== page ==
A meeting of an international group of scientists in Washington on 3rd December, 2015 necessitated a review of the existing gene editing techniques. The resolution was passed after the group termed it ‘irresponsible to proceed’ with gene editing until risks associated with it could be assessed. They also called for a ‘broad societal consensus about its appropriateness’ concerning any such changes. However, the meeting acknowledged that as knowledge advances, the proposed permanent changes to human genome ‘should’ be revisited on a regular basis.
The meeting was called for in the wake of a new gene editing technique, Crispr–Cas9 that was invented around three years ago. The technique, which is widely accessible, allows the DNA to be edited with an unprecedented ease and precision. This would allow physicians to alter germline that includes an egg and sperm to cure the genetic disease. These changes, however, would be directly passed onto the next generation thus, altering the nature of human species.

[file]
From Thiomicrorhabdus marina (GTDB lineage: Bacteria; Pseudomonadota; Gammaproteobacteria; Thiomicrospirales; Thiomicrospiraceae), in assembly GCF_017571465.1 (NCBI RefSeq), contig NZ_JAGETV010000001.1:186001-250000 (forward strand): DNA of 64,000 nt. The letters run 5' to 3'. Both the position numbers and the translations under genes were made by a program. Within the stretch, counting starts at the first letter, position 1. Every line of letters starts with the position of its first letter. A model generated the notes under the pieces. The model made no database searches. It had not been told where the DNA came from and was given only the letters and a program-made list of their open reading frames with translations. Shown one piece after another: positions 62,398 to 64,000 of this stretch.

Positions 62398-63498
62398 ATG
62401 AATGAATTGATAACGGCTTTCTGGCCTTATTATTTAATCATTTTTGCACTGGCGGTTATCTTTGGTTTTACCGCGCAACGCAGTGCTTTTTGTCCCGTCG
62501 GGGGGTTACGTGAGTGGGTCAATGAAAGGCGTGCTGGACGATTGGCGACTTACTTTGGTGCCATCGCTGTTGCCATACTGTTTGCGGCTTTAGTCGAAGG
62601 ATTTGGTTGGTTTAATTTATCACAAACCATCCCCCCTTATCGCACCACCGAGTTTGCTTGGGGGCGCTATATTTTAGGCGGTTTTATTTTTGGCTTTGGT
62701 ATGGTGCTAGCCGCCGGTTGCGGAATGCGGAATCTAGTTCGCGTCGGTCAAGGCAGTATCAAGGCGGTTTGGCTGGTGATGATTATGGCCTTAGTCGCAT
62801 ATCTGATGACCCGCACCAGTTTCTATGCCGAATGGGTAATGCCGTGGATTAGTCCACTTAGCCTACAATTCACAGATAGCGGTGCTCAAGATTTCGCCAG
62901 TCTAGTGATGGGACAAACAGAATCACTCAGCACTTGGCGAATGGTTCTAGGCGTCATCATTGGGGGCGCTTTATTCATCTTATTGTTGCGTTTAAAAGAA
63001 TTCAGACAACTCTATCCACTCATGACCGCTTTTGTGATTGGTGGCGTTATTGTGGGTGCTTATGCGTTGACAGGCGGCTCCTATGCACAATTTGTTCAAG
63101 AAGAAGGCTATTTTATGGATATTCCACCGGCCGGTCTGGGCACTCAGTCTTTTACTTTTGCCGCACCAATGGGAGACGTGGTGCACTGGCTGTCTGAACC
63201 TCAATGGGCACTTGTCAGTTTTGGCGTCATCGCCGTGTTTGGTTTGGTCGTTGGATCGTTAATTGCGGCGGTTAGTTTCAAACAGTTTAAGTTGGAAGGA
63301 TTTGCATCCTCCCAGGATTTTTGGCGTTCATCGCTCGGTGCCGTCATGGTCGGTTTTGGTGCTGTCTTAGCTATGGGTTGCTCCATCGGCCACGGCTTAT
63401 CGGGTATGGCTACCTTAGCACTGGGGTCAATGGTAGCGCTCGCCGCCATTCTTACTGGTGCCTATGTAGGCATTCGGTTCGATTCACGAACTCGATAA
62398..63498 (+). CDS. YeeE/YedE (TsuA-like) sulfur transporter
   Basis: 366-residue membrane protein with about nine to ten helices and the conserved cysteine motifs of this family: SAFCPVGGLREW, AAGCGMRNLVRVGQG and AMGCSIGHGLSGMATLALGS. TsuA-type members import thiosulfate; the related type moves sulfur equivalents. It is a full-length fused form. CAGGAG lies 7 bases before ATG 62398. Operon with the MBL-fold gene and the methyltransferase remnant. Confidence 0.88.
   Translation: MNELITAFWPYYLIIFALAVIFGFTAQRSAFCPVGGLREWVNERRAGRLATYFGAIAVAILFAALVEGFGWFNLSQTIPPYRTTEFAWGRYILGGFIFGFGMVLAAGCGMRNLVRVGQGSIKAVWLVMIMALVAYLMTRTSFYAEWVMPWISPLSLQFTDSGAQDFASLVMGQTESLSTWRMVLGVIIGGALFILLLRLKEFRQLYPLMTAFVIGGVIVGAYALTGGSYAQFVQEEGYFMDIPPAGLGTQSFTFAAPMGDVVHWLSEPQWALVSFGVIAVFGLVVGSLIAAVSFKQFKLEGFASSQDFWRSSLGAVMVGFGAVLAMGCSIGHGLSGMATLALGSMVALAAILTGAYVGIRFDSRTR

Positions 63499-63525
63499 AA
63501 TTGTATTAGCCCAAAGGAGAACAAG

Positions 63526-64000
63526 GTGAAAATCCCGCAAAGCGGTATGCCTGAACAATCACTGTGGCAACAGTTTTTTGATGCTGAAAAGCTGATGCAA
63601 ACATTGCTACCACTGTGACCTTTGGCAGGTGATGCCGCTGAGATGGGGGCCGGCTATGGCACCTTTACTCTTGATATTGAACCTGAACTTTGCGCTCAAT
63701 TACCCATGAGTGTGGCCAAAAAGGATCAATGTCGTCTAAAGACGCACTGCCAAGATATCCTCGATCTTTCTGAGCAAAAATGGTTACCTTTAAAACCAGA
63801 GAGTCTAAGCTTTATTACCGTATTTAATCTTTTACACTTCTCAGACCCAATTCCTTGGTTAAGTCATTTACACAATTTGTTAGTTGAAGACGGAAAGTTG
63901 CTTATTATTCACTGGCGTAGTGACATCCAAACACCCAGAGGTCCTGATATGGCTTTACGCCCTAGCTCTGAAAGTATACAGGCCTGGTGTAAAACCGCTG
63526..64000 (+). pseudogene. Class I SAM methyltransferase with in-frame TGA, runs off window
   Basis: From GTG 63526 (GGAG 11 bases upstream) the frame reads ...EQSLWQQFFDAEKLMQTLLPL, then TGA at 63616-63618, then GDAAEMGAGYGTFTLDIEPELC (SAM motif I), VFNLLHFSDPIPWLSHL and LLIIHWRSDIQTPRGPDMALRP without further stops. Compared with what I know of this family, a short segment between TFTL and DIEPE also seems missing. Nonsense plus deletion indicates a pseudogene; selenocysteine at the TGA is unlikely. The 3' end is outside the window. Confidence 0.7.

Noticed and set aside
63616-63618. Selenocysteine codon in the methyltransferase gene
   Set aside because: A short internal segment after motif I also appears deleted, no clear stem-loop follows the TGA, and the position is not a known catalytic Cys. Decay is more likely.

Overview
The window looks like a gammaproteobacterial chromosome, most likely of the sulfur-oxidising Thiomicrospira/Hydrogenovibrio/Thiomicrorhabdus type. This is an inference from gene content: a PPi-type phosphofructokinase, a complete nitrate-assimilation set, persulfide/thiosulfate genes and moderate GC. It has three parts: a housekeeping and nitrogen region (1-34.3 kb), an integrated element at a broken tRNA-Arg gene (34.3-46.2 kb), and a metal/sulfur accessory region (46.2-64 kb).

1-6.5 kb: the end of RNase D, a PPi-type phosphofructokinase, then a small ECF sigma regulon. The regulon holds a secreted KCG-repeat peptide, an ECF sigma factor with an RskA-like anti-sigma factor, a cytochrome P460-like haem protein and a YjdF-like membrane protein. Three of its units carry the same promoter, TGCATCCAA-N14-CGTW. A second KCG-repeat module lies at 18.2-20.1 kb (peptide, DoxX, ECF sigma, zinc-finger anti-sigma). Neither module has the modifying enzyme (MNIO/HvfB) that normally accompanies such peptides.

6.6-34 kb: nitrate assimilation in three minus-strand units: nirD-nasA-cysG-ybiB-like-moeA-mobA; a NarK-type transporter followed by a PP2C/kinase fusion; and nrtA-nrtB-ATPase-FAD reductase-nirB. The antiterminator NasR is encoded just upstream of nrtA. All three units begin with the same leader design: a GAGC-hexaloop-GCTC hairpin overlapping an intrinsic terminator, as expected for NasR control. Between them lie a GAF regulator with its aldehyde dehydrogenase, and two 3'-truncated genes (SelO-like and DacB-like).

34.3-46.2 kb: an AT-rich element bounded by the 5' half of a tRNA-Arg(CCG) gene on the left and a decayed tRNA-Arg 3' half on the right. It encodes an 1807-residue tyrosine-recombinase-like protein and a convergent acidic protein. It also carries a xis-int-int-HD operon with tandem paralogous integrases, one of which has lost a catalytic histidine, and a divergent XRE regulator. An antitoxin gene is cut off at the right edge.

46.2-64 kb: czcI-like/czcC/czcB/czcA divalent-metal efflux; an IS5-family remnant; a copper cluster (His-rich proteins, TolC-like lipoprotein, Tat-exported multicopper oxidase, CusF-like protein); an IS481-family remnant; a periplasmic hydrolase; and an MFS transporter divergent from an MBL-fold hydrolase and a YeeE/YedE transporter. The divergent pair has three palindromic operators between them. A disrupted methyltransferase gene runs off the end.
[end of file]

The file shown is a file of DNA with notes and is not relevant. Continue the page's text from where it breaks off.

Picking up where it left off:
The meeting convened by the Institute of Medicine, National Academy of Sciences was attended by the Chinese Academy of Sciences and the Royal Society of London. The participation of a Chinese delegation is an achievement, considering the fact that they were in the forefront of editing human genes earlier in the year.